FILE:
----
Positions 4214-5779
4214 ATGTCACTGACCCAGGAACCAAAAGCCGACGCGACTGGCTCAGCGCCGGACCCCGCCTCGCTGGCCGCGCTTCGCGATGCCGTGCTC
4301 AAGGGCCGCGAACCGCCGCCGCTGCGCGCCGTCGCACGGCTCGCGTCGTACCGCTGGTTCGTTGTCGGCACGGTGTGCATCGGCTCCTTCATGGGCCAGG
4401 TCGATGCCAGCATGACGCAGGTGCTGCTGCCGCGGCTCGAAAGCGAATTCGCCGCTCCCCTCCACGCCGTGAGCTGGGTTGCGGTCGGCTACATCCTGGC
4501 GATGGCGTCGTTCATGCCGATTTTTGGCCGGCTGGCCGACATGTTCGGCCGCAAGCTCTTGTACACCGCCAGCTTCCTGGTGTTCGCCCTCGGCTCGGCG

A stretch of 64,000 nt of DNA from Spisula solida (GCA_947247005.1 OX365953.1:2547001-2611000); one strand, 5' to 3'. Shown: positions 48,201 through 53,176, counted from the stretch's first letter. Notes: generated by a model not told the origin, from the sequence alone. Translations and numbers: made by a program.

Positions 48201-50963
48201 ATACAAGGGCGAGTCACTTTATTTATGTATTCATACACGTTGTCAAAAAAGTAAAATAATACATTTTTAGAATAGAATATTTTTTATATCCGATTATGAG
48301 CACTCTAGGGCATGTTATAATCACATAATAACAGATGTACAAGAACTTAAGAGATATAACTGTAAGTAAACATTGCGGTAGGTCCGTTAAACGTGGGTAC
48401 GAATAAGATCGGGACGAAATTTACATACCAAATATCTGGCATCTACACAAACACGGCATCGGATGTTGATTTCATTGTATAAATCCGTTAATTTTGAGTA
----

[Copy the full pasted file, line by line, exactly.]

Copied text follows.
Positions 4214-5779
4214 ATGTCACTGACCCAGGAACCAAAAGCCGACGCGACTGGCTCAGCGCCGGACCCCGCCTCGCTGGCCGCGCTTCGCGATGCCGTGCTC
4301 AAGGGCCGCGAACCGCCGCCGCTGCGCGCCGTCGCACGGCTCGCGTCGTACCGCTGGTTCGTTGTCGGCACGGTGTGCATCGGCTCCTTCATGGGCCAGG
4401 TCGATGCCAGCATGACGCAGGTGCTGCTGCCGCGGCTCGAAAGCGAATTCGCCGCTCCCCTCCACGCCGTGAGCTGGGTTGCGGTCGGCTACATCCTGGC
4501 GATGGCGTCGTTCATGCCGATTTTTGGCCGGCTGGCCGACATGTTCGGCCGCAAGCTCTTGTACACCGCCAGCTTCCTGGTGTTCGCCCTCGGCTCGGCG

A stretch of 64,000 nt of DNA from Spisula solida (GCA_947247005.1 OX365953.1:2547001-2611000); one strand, 5' to 3'. Shown: positions 48,201 through 53,176, counted from the stretch's first letter. Notes: generated by a model not told the origin, from the sequence alone. Translations and numbers: made by a program.

Positions 48201-50963
48201 ATACAAGGGCGAGTCACTTTATTTATGTATTCATACACGTTGTCAAAAAAGTAAAATAATACATTTTTAGAATAGAATATTTTTTATATCCGATTATGAG
48301 CACTCTAGGGCATGTTATAATCACATAATAACAGATGTACAAGAACTTAAGAGATATAACTGTAAGTAAACATTGCGGTAGGTCCGTTAAACGTGGGTAC
48401 GAATAAGATCGGGACGAAATTTACATACCAAATATCTGGCATCTACACAAACACGGCATCGGATGTTGATTTCATTGTATAAATCCGTTAATTTTGAGTA